This might be technically more of a sneak peek than a true FO, but this “smock vest,” as I keep calling it, is whole and wearable. It just needs its pockets in order to be fully realized, but I couldn’t wait to show it to you even while I’m still knitting those, as I’m really pleased with how it’s turning out.
Going back to the original idea, I wanted a simple, funky, deep-armholed vest that would slip over absolutely anything and keep the back of my neck warm in cooler months. Without its pockets — and on this dress form, to be honest — it’s slightly more prissy than funky, but it will get there! That may be due in part to my decision to leave off the buttonholes and buttons. I debated with myself about that, but was liking the front edge on the narrow side and didn’t want to make it wide enough to accommodate buttons.
It does look a little funkier in person than it does in these photos, due largely to the slight slubbiness of the yarn — and let me say, I am very happy with my yarn choice here. It’s Mungo by my friend Rosa Pomar, a 50/50 blend of recycled cotton and wool. It could not be more different from the 50/50 Balance I use so often — the recycled fiber just has a totally different (much more cottony) texture and hand to it, and knits up into a lighter fabric. But just like Balance, it loves a trip through the washing machine and even a little time in the dryer if needed. And I straight up pressed the finished garment with my iron. Especially when it’s off-white, I love a garment that can take a washing (without being superwash).
So yes, happy on all fronts. Once I get the pockets on it, I’ll take proper modeled/outfit shots. And I know a lot of you are hoping I’ll write up the pattern — I promise to consider it!
I’m just back from a little unplanned adventure! As you may recall, I made the decision a couple of months ago to decline the Maker in Residence position at Squam Art Workshops and ask that it be offered to a maker of color instead — and was happy when Jewell of Our Maker Life accepted it. With Bob’s surgical near-future still in flux, I also had to back us out of vending at the Squam Art Fair. Which left me with no official role at Squam but still with a plane ticket to Boston and a significant need for the time off, not having taken any in six months. And while giving up the residency had been an easy decision to make, I regretted not getting to see Rosa Pomar while she was here (there) to teach — among other loved ones — and wanted to meet Jewell in person. So I decided to keep my flights.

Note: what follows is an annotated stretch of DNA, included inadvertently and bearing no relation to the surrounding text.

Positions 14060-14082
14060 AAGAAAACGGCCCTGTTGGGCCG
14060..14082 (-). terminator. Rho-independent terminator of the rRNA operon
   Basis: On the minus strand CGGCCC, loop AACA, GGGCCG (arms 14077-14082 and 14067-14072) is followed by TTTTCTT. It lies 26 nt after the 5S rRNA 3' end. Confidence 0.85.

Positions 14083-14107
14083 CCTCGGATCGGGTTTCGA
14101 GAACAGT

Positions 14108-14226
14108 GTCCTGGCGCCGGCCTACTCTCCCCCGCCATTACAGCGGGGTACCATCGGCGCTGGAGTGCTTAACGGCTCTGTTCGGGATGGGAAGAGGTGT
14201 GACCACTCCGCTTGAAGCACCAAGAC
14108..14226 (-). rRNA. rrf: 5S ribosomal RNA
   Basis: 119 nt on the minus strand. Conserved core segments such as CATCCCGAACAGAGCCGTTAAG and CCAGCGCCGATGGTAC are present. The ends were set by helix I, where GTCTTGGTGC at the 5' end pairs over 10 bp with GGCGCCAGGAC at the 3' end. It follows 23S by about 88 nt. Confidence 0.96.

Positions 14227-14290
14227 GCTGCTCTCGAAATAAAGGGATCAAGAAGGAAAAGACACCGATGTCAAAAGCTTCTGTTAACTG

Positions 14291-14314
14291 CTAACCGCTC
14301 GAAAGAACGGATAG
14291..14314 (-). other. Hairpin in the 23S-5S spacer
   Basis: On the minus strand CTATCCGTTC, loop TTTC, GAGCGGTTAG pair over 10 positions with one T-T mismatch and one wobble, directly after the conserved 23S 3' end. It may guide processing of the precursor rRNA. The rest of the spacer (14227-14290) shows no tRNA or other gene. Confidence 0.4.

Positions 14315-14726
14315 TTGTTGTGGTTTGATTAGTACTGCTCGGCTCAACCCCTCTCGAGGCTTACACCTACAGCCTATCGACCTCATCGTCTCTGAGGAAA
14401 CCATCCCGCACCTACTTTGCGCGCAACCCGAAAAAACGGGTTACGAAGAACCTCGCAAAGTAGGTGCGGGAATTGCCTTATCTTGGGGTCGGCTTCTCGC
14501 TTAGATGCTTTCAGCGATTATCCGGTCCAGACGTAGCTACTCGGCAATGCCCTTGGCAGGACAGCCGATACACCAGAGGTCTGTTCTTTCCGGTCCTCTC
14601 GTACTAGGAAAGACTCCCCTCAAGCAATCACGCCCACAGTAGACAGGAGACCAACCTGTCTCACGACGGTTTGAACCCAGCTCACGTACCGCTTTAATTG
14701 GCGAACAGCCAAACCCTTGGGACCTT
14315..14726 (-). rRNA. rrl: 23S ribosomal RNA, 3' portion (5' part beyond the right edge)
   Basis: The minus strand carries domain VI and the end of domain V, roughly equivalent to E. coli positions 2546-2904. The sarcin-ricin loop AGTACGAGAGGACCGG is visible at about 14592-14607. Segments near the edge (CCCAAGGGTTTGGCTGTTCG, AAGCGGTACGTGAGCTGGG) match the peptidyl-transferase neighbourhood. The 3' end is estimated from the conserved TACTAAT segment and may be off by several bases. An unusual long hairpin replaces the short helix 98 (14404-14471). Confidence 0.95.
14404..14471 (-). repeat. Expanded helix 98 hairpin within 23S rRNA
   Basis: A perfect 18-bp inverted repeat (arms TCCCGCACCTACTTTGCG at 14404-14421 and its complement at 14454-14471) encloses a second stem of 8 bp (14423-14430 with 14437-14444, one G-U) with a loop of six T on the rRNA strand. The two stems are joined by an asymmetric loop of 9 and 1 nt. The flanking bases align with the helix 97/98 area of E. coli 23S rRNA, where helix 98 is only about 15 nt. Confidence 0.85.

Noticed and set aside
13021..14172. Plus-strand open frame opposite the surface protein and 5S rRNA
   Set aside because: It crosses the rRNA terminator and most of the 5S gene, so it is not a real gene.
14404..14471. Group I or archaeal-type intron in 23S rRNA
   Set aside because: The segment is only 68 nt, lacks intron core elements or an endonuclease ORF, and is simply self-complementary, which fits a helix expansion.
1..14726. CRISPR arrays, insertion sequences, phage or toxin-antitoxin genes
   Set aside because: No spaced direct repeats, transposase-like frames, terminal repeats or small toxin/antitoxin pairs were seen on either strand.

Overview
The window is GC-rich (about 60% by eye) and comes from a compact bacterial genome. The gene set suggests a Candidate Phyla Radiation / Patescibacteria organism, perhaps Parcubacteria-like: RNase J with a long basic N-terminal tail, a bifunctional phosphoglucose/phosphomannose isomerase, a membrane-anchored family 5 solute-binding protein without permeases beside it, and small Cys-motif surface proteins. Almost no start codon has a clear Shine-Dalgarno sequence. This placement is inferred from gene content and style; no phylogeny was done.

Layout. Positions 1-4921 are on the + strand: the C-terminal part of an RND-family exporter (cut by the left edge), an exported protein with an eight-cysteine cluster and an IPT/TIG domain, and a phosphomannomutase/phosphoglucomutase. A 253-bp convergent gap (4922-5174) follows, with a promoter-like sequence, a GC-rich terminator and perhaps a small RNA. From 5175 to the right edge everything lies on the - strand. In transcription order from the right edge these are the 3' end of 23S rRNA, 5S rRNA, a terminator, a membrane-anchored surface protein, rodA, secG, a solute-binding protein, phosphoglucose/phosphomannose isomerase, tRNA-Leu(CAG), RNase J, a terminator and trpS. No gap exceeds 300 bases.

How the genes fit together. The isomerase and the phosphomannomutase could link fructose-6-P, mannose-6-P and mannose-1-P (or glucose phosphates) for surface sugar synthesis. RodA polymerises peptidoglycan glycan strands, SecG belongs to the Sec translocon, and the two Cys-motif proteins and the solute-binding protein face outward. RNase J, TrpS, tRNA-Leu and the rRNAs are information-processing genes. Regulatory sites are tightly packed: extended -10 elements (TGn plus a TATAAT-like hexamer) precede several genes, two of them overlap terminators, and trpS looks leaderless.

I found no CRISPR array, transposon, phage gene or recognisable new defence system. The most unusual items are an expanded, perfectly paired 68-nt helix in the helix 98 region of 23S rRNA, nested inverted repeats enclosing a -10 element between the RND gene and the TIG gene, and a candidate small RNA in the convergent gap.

Each time I’ve been to Squam — near Holderness NH — I’ve wished I had the time to wander into Maine, having never been there. It’s right there, but I never get to do it. So when my friend Mary Jane Mucklestone suggested I drive to Portland and crash on her couch, it sounded like the perfect chance. We looked at lighthouses, walked all over the place, ate lobster rolls, and of course, knitted. And then we drove over to Squam for the weekend. There are rooms in a big creaky old lodge building that are set aside for Taste of Squam (weekend-only attendees), and we shared one of them; spent time knitting on the dock and the porch and in front of the fire, and shopped the Art Fair before parting ways and heading home on Sunday.
It was great to see so many people, however briefly, and to say a quick hello-goodbye to those beloved woods — the sad part being that Jewell was unable to make it after all! Unforeseen circumstances forced her to cancel at the last minute. So I hope we’ll have another chance to meet sometime.
. . .
But what about the knitting! The night before I left, I knitted and blocked a swatch for the Grace sweater I’ve included in my Summer of Basics trio, which I’m not knitting at pattern gauge. While the plane filled in on Wednesday, I measured the swatch (3.75 sts/inch as compared to 2.75 in the pattern), did my math, and cast on in-flight. By the time I got home Sunday night, I was already about 3″ past the divide for the body and sleeves! I know it’s not about speed, but there’s no denying how satisfying it is to knit a sweater that moves that quickly. Imagine if I were actually knitting at the original superbulky gauge — I’d likely have only a sleeve to go. And that’s not even the only thing I knitted. I also finished the shawl collar on my smock vest and wove in the ends. Can’t wait to show it to you!